One of the most common applications of single-cell RNA-seq data is to use it to characterize the heterogeneity of cell populations and identify new cell types or sub-populations. Typically one uses single-cell RNA-sequencing (RNA-seq) data, quantify gene expression on all cells and use the common gene-expression profile among the cells to characterize the cell-to-cell heterogeneity by using clustering/dimensionality reduction techniques. Although single cell RNA-seq experiments typically deal with smaller read-depth, as the single-cell technologies are getting better, we are increasingly profiling a large number of single-cells.
A really neat method paper for analyzing single-cell RNA-seq data came out at bioRxiv last week from David Tse’s group and Lior Pachter.
Fast and accurate single-cell RNA-Seq analysis by clustering of transcript-compatibility counts, by Vasilis Ntranos, Govinda M. Kamath, Jesse Zhang, Lior Pachter, David N. Tse
And this paper uses Kallisto and the underlying data cleverly to make the single-cell RNA-seq analysis faster.
RNA-seq quantitation methods that do not throw-away multi-mapping reads, like RSEM, Sailfish/Salmon, and Kallisto, typically utilize EM algorithm to probabilistically assign the weight of multi-mapping reads. As the number of reads in RNA-seq data increases, the computational need for an EM algorithm increases. To overcome the computational burden, clever RNA-seq quantitation approaches uses the fact that multiple reads have the same alignment pattern, i.e. they all align to the same set of transcripts. An equivalent class, the number of reads with the same alignment pattern, is constructed from the alignment profile.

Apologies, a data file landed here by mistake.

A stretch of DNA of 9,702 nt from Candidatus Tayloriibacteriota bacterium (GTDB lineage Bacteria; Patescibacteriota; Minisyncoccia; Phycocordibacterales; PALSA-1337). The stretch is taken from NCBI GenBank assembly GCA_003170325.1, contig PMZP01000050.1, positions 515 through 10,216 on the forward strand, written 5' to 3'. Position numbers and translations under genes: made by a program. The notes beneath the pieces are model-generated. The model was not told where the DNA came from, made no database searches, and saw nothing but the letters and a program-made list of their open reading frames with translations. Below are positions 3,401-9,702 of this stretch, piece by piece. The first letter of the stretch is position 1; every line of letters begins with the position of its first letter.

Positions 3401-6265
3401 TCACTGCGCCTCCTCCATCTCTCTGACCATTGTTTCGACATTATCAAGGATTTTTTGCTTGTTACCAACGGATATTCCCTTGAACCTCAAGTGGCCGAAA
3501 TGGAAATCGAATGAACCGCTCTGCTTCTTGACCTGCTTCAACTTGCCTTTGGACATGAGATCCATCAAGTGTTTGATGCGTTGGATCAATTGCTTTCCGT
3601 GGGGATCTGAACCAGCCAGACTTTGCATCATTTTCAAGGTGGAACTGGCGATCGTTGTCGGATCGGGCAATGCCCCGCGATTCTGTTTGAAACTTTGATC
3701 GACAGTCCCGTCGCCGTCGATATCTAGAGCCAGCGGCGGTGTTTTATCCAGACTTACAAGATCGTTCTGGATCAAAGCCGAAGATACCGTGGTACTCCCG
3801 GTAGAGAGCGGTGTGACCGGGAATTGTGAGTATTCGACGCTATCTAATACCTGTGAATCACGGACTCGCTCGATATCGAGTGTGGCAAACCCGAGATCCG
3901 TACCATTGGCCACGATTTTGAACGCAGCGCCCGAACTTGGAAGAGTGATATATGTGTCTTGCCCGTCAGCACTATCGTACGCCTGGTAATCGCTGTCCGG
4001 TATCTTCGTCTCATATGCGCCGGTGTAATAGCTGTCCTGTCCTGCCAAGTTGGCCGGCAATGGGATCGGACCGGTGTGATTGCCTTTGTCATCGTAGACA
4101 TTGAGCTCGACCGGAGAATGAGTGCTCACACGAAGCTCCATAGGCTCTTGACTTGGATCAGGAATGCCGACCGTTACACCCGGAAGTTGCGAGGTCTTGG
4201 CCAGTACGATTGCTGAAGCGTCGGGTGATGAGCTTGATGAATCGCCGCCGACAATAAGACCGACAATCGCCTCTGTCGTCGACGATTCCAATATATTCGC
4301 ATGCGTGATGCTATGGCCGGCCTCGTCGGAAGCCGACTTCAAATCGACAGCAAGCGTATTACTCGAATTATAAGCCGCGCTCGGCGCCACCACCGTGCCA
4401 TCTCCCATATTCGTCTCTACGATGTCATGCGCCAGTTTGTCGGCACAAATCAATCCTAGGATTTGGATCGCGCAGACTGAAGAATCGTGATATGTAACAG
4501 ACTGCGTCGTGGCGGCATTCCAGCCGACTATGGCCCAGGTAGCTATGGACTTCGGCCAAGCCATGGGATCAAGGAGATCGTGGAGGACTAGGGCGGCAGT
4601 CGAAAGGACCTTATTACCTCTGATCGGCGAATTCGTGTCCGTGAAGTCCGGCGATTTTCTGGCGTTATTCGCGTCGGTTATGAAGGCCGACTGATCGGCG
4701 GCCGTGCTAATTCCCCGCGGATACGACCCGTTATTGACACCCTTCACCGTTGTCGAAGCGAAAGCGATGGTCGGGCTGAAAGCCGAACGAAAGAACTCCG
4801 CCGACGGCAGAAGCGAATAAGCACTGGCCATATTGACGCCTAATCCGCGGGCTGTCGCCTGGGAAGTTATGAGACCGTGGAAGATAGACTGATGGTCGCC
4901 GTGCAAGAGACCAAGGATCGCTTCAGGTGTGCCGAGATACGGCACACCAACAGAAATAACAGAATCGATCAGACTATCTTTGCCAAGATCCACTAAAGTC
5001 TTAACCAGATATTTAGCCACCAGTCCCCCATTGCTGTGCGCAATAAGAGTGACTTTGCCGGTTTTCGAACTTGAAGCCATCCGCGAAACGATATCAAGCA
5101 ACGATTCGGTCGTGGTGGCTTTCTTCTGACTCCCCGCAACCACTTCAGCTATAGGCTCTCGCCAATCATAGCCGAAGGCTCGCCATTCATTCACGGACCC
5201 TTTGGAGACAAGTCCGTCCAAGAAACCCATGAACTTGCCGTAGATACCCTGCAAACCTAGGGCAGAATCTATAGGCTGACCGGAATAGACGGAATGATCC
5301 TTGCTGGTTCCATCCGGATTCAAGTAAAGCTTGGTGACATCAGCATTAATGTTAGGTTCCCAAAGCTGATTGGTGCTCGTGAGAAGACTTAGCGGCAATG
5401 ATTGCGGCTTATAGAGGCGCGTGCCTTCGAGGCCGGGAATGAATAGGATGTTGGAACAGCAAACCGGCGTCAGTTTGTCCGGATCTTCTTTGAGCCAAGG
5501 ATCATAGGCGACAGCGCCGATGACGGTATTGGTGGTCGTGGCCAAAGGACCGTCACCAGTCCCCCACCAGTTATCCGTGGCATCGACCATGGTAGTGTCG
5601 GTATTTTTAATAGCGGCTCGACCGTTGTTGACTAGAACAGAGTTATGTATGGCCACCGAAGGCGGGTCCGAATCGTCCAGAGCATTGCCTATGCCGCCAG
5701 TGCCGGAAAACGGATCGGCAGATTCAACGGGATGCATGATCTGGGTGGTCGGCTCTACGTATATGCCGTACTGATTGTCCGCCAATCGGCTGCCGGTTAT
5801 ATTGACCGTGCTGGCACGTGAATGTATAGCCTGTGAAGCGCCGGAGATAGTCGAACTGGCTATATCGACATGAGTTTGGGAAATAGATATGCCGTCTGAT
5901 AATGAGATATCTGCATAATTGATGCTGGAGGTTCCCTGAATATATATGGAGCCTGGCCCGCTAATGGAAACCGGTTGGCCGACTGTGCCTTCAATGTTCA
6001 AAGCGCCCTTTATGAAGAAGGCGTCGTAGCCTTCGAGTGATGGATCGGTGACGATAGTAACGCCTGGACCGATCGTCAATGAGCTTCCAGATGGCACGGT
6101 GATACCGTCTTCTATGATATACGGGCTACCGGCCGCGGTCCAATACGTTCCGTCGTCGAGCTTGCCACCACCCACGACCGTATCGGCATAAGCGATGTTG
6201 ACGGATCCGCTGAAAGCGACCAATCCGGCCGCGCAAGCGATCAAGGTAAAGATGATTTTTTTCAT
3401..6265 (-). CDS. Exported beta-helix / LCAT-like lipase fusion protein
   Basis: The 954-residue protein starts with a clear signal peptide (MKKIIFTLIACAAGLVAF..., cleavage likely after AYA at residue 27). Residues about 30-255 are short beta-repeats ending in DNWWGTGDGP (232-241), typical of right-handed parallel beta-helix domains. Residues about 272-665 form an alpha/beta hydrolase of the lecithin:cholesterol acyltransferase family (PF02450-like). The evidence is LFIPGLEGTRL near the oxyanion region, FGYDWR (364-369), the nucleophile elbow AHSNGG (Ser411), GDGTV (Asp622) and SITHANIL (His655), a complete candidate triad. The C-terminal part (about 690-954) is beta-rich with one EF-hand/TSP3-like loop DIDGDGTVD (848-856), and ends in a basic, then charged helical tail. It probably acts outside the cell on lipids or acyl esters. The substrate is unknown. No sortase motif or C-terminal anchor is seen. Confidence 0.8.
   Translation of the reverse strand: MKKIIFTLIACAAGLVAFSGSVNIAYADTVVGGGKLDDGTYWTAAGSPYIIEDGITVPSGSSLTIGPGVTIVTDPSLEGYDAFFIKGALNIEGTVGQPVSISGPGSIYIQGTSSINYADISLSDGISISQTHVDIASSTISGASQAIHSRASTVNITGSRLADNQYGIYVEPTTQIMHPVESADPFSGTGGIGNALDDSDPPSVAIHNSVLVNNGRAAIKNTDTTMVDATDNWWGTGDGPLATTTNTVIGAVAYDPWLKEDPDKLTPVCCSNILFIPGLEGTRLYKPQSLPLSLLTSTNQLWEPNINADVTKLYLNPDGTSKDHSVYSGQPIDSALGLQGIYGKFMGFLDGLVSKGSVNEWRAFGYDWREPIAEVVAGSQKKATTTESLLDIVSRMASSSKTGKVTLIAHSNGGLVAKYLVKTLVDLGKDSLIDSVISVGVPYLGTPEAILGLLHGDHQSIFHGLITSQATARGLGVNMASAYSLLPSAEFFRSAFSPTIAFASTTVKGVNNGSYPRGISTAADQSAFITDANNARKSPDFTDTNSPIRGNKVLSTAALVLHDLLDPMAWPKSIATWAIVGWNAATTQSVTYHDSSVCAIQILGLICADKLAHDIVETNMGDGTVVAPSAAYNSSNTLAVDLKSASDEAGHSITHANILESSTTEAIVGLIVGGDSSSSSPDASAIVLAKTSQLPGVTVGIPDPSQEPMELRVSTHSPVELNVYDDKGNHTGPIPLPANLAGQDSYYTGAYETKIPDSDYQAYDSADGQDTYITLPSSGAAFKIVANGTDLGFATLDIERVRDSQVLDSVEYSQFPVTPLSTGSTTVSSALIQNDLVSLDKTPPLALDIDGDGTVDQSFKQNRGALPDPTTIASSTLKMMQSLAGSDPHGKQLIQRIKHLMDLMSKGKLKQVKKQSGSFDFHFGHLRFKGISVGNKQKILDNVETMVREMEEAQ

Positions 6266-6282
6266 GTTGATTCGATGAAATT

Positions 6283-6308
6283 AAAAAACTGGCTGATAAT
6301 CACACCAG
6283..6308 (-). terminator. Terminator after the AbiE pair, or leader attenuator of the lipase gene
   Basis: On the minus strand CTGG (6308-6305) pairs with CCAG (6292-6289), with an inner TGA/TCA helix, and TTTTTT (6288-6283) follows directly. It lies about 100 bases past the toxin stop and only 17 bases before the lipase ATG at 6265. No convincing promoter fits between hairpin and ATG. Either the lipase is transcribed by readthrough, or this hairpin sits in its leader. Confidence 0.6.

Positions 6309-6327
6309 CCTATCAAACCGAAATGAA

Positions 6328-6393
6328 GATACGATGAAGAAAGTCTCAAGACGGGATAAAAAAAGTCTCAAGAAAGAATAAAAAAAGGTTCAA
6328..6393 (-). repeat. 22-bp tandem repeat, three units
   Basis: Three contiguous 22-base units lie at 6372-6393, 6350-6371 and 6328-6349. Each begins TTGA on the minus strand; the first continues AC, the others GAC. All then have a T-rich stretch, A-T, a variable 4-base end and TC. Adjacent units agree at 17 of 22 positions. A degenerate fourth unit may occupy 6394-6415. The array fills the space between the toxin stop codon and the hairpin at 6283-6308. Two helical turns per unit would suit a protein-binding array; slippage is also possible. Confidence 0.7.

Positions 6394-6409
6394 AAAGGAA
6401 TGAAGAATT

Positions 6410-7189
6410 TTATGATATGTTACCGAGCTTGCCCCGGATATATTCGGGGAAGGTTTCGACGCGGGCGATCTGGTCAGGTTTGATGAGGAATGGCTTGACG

Collapsing read alignment profile to equivalent classes offer a huge computational advantage in running EM algorithm. Instead of working with EM on alignment profile matrix of size N x T (Number of reads x Number of transcripts), now the equivalent class matrix (Number of equivalent class x Number of transcripts) will be much smaller and the matrix also does not grow with read depth.
Instead of using the equivalent class counts (Transcript Compatibility Counts as this paper refers) to quantify expression abundances, this paper uses it to further characterize single-cell data with existing clustering approaches. Mainly, this paper showed how equivalent class counts can be used to perform clustering to identify new types instead of expression abundances. They used a modified version of Kallisto to export the equivalent class counts.
The modified kallisto is available here and the equivalent class counts can be obtaining by using the command “kallisto pseudoalign”. Note that the basic idea can used with equivalent class counts from other approaches like Sailfish, and Salmon. The paper re-analyzed two published single-cell RNAseq datasets (The 271 primary human myoblasts by Trapnell et al. and The 3005 mouse brain cells by Zeisel et al.) and showed that this method works as well as the previous approaches with a huge computational gain. The code used for all analyses in this paper can obtained from the github page.